[R-meta] multilevel meta-analysis using metafor
Viechtbauer Wolfgang (SP)
wolfgang.viechtbauer at maastrichtuniversity.nl
Wed Sep 6 18:33:44 CEST 2017
As I just mentioned in another post, in models with more complex random effects structures, there are not just weights, but an entire weight matrix. For example, in the model you fitted below, the marginal var-cov matrix is block diagonal with vi + sigma^2_sample_nr + sigma^2_effect_nr along the diagonal and sigma^2_sample_nr for off diagonal elements that correspond to the same level of that factor. The weight matrix is then the inverse of that marginal var-cov matrix. If the sampling errors had been independent, then this would be the 'best' weight matrix (in the sense of giving you the most efficient estimates of the fixed effects and giving you appropriate estimates of the standard errors) and there would then be no need for any further adjustments, manually or statistically.
In your case, the sampling errors are correlated, but you are fitting the model with V=vi, that is, assuming a diagonal V matrix. That will lead to less efficient but still unbiased estimates of the fixed effects, but invalid estimates of the standard errors, and hence the need for using robust(model, cluster=data$sample_nr). But this doesn't actually change the weight matrix; it only affects the way the var-cov matrix of the fixed effects is computed and hence the computation of the standard errors. So, also here there is no need to manually adjust any weights.
And yes, *all else equal*, studies with more effect sizes are weighted more than studies with less effect sizes. Let me put this in a different way: A study providing more evidence about the phenomenon under investigation is getting more weight than a study providing less evidence. That seems pretty sensible to me.
From: brauldeq [mailto:brauldeq at hu-berlin.de]
Sent: Tuesday, 05 September, 2017 13:25
To: Viechtbauer Wolfgang (SP)
Cc: r-sig-meta-analysis at r-project.org
Subject: Re: [R-meta] multilevel meta-analysis using metafor
I was wondering how the weights are assigned correctly when specifying
rma.mv(yi, vi, random = ~ 1 | sample_nr/effect_nr, data = data) and
robust.rma.mv(model, cluster=data$sample_nr, adjust=T) for a (cluster)
robust estimation of variances and accurate assessment of standard
Just a little reminder concerning my data structure. I have multiple
effect sizes (all measured in the same sample) per study. The number of
effect sizes within one study varies greatly from only 1 up until 30.
I am asking because not long ago I was quite certain that by specifying
a two-level random effects model, the dependency of effect sizes within
studies would automatically be accounted for. Now I know that this is
not the case and I need to account for the dependency of standard errors
additionally with the robust() function. However, now I am wondering
whether the weights are assigned correctly with the approach explained
above. Or do I need to adjust the weights of studies with multiple
(dependent) effect sizes manually? Specifically, do studies with more
effect sizes are weighted more than studies with less effect sizes? This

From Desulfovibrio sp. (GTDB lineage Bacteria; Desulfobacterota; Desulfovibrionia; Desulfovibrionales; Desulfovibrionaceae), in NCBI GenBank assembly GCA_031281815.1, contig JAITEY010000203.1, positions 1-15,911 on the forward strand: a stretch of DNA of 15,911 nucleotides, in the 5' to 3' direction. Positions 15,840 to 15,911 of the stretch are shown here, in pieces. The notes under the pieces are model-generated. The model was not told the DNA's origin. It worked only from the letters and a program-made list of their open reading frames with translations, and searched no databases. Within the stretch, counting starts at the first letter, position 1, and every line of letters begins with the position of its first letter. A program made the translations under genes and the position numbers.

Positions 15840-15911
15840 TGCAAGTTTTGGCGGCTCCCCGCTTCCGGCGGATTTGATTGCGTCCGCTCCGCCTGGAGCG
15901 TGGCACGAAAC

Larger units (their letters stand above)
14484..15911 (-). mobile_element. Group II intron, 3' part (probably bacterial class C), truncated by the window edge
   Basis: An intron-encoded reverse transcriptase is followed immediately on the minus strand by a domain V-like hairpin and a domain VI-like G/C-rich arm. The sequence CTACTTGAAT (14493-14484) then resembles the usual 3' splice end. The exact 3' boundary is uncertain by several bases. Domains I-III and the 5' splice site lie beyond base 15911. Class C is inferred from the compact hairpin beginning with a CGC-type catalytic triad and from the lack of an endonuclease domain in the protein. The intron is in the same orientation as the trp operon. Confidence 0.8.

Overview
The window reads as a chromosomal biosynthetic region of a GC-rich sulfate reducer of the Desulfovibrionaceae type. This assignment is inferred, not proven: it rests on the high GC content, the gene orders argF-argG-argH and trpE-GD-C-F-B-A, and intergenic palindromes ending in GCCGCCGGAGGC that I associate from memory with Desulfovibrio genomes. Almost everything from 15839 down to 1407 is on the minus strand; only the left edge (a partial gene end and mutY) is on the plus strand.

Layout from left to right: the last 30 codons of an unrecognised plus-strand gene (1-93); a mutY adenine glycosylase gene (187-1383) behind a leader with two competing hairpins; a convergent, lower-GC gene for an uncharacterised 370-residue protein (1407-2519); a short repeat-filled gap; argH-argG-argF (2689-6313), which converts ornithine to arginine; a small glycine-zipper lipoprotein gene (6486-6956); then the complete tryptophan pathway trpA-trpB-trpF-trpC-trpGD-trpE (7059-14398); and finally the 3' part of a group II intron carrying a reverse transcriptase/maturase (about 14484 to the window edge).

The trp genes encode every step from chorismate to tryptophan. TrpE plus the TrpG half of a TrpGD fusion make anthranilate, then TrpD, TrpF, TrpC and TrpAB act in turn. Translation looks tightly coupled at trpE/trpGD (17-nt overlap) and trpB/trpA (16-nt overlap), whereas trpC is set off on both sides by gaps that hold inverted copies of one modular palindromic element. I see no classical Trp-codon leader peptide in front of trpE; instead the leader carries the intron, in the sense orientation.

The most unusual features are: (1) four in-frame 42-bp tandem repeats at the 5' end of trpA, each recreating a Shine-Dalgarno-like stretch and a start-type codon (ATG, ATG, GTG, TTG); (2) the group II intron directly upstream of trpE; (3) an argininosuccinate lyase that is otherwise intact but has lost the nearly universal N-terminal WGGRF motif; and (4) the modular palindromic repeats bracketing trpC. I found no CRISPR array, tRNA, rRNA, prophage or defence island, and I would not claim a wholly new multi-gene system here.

would be very problematic in my case.
Thanks for providing me with more details concerning the weighting of
effect sizes within two-level random-effect models using the rma.mv()
Am 30.08.2017 16:31, schrieb Wolfgang Viechtbauer:
> Yes, this is indeed how you can approach this.
> And yes, if the var-cov structured is misspecified (which it is in
> your case), then the fixed effects are still estimated unbiasedly
> (although not as efficiently). The problem is that the SEs of the
> fixed effects will not be correct. Using robust() allows you to get
> more appropriate estimates of the SEs (and hence more appropriate
> On 08/30/2017 03:10 PM, brauldeq wrote:
> I understand that I could at first specify my model using model <-
> rma.mv(yi, vi, random = ~ 1 | sample_nr/effect_nr, data = data). To
> solve the problem concerning the covariances of the sampling errors I
> would hereafter use robust.rma.mv(model, cluster=data$sample_nr, adjust
> = T). Would this approach solve my problem?
> Am I right to assume that the rma.mv(yi, vi, random = ~1 |
> sample_nr/effect_nr) function would calculate proper estimate of effect
> size but is problematic in terms of sampling errors?
> Am 30.08.2017 14:05, schrieb Wolfgang Viechtbauer:
> Please keep the mailing list in cc.
> Yes, this means the subjects overlap, that is, the correlations are
> computed based on the same sample. In that case, the correlations are
> correlated. Equations for computing the covariances can be found in:
> Steiger, J. H. (1980). Tests for comparing elements of a correlation
> matrix. Psychological Bulletin, 87(2), 245-251.
> There are various cases. Let's say there are four variables: x1, x2,
> x4, and x4, all measured in the same sample. Then we have the case of
> non-overlapping variables:
> cov(cor(x1,x2), cor(x3,x4))
> To compute that covariance, you will need the full 4x4 correlation
> And there is the case of partially overlapping variables, for example:
> cov(cor(x1,x2), cor(x1,x3))
> To compute the covariance here, you will need cor(x2,x3) (obviously,
> cor(x1,x2) and cor(x1,x3) you already have, otherwise you would not be
> interested in their covariance).
> Again, the necessary equations can be found in Steiger (1980).
> If you do not have the information to compute the covariances, then we
> are back to the situation where the covariances between the outcomes
> cannot be computed. See previous posts on how to deal with that. For
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